• Author: Kevin DeYoung
• Category: General Christian Interest
• Book Publisher: Crossway (2013)
• Page Count: 128
• Audio Publisher: christianaudio (2013)
• Audio Length: 3 hours
• Read by: Adam Verner
• Format: audiobook
• ISBN: 9781433533389
• List Price: $11.99
• Rating: Highly Recommended
“A great book for the stressed-out. DeYoung shows that Jesus was busy and Christians should be busy discipling nations, parenting children, and bearing burdens. He rightly differentiates that from ‘crazy busy,’ a frenzied trying to please some and control others—and he shows how biblical rhythms and trust in God’s providence can keep us sane. Also a great book for parents who live in a Kindergarchy, over-programming their children: DeYoung says let them play, because it’s not easy either to ruin them or to assure their success.”
—Marvin Olasky, Editor in Chief, World News Group
“Busy, hectic lives are the bane of the modern world. This book is not profound; rather it simply offers a lot of that most unfashionable commodity—common sense. DeYoung exposes the nature of busyness, the various ways in which it deludes us, and offers some basic advice on what to do about it. A fine, short book which deserves a wide readership.”
—Carl R. Trueman, Paul Woolley Professor of Church History, Westminster Theological Seminary
DeYoung tackles the problem of busyness head on, not as an outside critic, but as one enmeshed in all of the mess that our modern world’s busyness brings. The book covers all angles of its topic from a Christian perspective. DeYoung opens up and shares a look at his own hectic life throughout the book. He shows the dangers of being “crazy busy” and tries to get to the heart of the issue. Why do we allow ourselves to get so busy? It could be pride or panic, a desire to protect our kids or an over-distraction by our electronic devices. Whatever it is, it detracts us from the one thing we must do — make time for Jesus. And while busyness can be bad, it is also something we should expect as followers of Christ. There are things we should be doing — but in proper perspective, priority and order.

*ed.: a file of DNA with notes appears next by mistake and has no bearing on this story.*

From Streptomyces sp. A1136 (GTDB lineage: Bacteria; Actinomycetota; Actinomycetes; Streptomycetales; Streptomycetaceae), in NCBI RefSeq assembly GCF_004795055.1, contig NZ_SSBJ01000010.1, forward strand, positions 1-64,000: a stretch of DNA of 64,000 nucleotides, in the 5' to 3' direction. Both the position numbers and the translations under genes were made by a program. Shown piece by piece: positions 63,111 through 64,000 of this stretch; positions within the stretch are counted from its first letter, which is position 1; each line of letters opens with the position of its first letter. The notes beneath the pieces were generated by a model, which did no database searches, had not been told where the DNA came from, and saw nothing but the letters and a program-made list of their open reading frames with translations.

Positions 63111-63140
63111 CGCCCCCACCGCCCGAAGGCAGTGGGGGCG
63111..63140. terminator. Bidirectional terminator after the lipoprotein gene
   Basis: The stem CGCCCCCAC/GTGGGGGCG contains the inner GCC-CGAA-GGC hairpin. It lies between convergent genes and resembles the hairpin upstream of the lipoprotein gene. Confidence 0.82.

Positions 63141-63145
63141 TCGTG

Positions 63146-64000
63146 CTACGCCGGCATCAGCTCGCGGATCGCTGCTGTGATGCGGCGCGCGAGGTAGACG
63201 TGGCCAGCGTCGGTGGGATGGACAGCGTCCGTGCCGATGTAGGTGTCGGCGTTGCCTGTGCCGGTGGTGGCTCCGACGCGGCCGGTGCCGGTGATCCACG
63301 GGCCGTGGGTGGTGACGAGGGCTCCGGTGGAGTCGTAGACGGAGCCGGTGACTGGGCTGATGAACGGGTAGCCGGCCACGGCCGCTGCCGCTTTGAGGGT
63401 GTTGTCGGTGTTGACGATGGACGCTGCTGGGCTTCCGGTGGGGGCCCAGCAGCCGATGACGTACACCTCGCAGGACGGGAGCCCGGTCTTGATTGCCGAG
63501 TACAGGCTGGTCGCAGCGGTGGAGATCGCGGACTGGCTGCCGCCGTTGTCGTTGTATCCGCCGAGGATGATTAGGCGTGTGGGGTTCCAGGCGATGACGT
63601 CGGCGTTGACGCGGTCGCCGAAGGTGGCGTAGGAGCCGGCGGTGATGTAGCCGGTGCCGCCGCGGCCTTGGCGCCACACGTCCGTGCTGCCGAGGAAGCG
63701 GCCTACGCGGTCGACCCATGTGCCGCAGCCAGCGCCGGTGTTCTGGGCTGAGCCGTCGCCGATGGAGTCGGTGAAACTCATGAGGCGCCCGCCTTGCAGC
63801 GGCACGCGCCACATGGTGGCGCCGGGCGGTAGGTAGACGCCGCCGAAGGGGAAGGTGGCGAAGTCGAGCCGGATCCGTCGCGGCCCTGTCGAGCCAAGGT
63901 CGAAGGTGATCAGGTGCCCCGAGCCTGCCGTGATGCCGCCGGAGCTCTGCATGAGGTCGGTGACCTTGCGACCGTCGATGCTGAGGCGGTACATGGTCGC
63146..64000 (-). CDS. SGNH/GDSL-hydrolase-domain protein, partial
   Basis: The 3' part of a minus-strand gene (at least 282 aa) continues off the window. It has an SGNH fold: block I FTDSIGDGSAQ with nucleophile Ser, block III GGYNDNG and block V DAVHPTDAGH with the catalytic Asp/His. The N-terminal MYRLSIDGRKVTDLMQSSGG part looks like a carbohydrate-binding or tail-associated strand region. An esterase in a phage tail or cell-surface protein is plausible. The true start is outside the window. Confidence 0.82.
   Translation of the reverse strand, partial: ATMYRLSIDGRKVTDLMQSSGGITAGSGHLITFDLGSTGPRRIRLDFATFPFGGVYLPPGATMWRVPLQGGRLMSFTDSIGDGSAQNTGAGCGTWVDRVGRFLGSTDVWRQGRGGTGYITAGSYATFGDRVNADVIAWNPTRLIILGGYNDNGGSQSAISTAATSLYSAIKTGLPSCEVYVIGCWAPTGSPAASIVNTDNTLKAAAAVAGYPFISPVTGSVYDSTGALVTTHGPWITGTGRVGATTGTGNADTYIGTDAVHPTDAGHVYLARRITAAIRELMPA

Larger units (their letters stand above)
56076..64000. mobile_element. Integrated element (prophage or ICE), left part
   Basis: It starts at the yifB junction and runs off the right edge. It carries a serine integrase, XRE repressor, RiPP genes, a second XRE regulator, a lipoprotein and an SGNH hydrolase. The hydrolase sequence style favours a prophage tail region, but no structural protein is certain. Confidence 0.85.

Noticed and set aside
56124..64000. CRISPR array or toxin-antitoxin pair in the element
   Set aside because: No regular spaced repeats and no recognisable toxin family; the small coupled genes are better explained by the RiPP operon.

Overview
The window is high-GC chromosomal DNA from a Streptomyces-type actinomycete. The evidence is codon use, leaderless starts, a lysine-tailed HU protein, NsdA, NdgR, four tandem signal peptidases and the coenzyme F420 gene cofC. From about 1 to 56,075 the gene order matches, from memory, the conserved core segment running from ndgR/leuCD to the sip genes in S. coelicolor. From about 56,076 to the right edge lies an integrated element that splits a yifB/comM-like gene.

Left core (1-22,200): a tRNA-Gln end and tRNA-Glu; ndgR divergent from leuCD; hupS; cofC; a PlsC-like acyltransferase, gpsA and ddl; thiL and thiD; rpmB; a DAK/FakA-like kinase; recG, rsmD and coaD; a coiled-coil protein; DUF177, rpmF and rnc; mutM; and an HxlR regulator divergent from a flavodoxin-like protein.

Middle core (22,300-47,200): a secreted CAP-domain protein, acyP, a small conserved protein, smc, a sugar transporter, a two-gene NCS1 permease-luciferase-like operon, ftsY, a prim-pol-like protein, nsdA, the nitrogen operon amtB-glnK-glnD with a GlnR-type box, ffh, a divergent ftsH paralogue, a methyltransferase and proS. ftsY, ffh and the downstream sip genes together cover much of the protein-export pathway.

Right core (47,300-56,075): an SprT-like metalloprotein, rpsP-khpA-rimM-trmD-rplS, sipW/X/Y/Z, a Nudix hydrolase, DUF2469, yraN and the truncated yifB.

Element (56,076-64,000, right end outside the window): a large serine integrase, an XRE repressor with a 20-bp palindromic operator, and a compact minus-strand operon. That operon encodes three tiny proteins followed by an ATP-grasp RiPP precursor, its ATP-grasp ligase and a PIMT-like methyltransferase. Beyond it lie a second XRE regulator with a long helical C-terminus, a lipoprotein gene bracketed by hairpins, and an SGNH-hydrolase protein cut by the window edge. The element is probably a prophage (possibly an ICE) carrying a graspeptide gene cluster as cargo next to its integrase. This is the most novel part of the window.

“For too many of us, the hustle and bustle of electronic activity is a sad expression of a deeper acedia [or sloth]. We feel busy, but not with a hobby or recreation or play. We are busy with busyness. Rather than figure out what to do with our spare minutes and hours, we are content to swim in the shallows and pass our time with passing the time. How many of us, growing too accustomed to the acedia of our age, feel this strange mix of busyness and lifelessness? We are always engaged with our thumbs, but rarely engaged with our thoughts. We keep downloading information, but rarely get down into the depths of our hearts. That’s acedia—purposelessness disguised as constant commotion.” (p. 82)
See also this excerpt from Crossway.org.
DeYoung’s analysis is helpful and hopeful. He doesn’t promise ten simple steps to cure busyness, but he has done his homework. There are loads of practical pointers and a lot of sane advice. But as a pastor, he takes us beneath the surface problem of busyness to where the real problems lie. As a soul-physician, he cuts with a sharp point — more often than not hitting too close for my comfort. His writing style is engaging and open, humorous and insightful, yet simple and direct. The audiobook I listened to was clear and non-distracting. The format servers for a great use of my commute time, and the nature of the book lent itself well to listening in bite-size chunks to and from work each day.
This book is a necessary balm for the ills of modern culture. If you find yourself “crazy busy” you really owe it to yourself to carve some time out for this book. If you’re as busy as me, you’ll appreciate the audio version. The book will not wow you with inaccessible and profound wisdom, but it may slap you in the face with common sense realism and a dose of healthy spiritual advice. I highly recommend this book and think it will make a great addition to any New Year’s “to read” list.
This book was provided by christianaudio.com. The reviewer was under no obligation to offer a positive review.